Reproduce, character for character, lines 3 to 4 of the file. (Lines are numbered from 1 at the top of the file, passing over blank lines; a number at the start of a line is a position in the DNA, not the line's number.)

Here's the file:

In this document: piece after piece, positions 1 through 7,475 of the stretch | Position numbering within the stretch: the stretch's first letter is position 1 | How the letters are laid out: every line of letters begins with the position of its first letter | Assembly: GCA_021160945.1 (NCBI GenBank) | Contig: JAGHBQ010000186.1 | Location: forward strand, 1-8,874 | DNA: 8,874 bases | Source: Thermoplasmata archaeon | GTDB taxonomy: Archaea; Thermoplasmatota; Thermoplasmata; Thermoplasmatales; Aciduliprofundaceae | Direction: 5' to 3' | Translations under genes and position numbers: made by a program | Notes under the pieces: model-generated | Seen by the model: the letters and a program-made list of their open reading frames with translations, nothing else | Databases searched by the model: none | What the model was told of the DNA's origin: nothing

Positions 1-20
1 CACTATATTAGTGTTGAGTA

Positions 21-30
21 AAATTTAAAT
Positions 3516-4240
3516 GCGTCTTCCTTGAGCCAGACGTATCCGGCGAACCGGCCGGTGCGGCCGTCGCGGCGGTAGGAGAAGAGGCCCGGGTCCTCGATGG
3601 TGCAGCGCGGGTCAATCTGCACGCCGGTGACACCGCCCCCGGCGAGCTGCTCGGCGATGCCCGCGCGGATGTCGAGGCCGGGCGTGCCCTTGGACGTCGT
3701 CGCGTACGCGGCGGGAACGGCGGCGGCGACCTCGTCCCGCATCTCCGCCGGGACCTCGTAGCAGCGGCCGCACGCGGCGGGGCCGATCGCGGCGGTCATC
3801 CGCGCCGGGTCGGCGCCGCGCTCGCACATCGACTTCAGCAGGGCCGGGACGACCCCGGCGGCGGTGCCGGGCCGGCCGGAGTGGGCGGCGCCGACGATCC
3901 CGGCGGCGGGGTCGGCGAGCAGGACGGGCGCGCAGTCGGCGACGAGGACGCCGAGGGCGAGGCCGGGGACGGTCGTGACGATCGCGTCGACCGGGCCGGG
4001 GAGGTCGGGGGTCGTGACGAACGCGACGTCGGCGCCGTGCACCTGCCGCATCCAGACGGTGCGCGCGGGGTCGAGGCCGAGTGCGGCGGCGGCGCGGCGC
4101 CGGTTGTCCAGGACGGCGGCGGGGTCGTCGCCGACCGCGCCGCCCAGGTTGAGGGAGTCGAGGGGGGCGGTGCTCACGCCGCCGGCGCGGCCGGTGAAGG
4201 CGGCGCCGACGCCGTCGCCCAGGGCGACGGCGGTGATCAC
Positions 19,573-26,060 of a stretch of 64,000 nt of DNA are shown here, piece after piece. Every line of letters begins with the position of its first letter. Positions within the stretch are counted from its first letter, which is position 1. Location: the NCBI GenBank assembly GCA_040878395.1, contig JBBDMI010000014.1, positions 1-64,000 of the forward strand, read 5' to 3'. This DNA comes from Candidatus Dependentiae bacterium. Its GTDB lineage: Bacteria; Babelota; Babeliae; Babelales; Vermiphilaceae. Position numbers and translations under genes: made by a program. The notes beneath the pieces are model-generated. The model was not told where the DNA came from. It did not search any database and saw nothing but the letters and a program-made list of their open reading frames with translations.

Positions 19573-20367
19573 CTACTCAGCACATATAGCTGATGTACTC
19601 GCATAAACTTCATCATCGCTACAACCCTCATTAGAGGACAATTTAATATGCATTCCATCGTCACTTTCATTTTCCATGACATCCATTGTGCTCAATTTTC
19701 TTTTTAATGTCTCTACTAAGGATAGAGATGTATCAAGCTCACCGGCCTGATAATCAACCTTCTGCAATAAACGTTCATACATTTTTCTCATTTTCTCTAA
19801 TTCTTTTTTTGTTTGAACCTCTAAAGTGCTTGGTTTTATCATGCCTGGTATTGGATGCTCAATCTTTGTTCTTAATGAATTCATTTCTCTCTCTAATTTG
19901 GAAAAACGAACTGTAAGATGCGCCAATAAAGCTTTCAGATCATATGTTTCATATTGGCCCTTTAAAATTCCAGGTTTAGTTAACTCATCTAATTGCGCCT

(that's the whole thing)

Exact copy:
1 CACTATATTAGTGTTGAGTA

Positions 21-30